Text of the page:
But she had come all this way. She had stumbled through labyrinths of corn and tangly sugar snap, waded neck deep across the icy Dirtywash, and dashed past the cabbage patches, painfully aware of how crisp her outline must look against the pale leaves in the moonlight. Before entering the Jewel Garden, she had dug a new hole, in case the old one was watched. And for the the final stretch, she had crawled underneath the sweetberry brambles, carefully avoiding the poison thorns, all the way up the hill until she hit the cold foundation of the Farmer’s barn.
It was a dangerous journey, dangerous to the point of folly, especially with these new snitcher vines weaving through each bush and tree. Somehow, though, she had managed to cross the Farmland without touching one of them, and without being seen. Only once had she heard the thunderous footsteps of the Hound, and they were far off towards the vineyards. And now that she was less than a pit spit away from her goal, she cowered in the brambles like a scared kitten. She could just hear Rupold teasing her.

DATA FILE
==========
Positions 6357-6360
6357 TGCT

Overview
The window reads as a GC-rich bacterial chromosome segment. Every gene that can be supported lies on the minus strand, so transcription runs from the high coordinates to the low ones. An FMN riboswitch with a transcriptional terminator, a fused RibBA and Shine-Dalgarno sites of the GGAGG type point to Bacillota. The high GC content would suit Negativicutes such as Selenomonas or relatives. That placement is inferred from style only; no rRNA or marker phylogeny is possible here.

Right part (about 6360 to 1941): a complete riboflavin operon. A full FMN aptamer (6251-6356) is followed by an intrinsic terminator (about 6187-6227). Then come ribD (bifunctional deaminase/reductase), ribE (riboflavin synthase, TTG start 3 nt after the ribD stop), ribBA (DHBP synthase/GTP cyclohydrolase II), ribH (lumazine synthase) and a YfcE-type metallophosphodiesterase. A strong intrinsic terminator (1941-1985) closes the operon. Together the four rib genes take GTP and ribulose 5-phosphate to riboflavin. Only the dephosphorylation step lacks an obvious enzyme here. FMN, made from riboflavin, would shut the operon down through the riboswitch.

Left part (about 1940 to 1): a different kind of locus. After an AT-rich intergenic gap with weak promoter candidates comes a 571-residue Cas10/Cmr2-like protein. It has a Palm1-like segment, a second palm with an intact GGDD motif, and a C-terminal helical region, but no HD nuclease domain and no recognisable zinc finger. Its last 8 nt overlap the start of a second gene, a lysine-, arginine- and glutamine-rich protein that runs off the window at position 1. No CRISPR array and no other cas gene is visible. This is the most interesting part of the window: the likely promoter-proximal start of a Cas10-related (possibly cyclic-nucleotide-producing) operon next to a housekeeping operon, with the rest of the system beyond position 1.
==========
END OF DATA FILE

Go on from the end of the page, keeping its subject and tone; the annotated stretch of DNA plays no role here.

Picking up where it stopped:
- Come on, lady fair! Unless you think the loot will come rolling into your basket all by itself.
Right. Come on. Adalee snuck a peek underneath the black napkin she carried draped over her left front paw. Then she crept out into the open, concentrating hard to keep her claws retracted, and turned the corner.

This was the first time she had been this far up, and she couldn’t help staring. In the valley, everything looked so tranquil. Square fields of silvery greys and browns, stiched by dark hedges and tall fences into a vast patchwork. Wisps of white mist waiting to disperse into morning dew. Jewel fruits twinkling back at the moon. And further on, behind the giant border fence, the forest of the Freeground was a safe, sleeping darkness. For a moment, she wished she were one of the keets, so she could hurl herself into the sweet breeze sighing up the hill and fly home. Instead she willed herself to turn the other way, towards the grimy, weathered planks of the barn and its horrible stench.

There was a fresh hide nailed to the wall.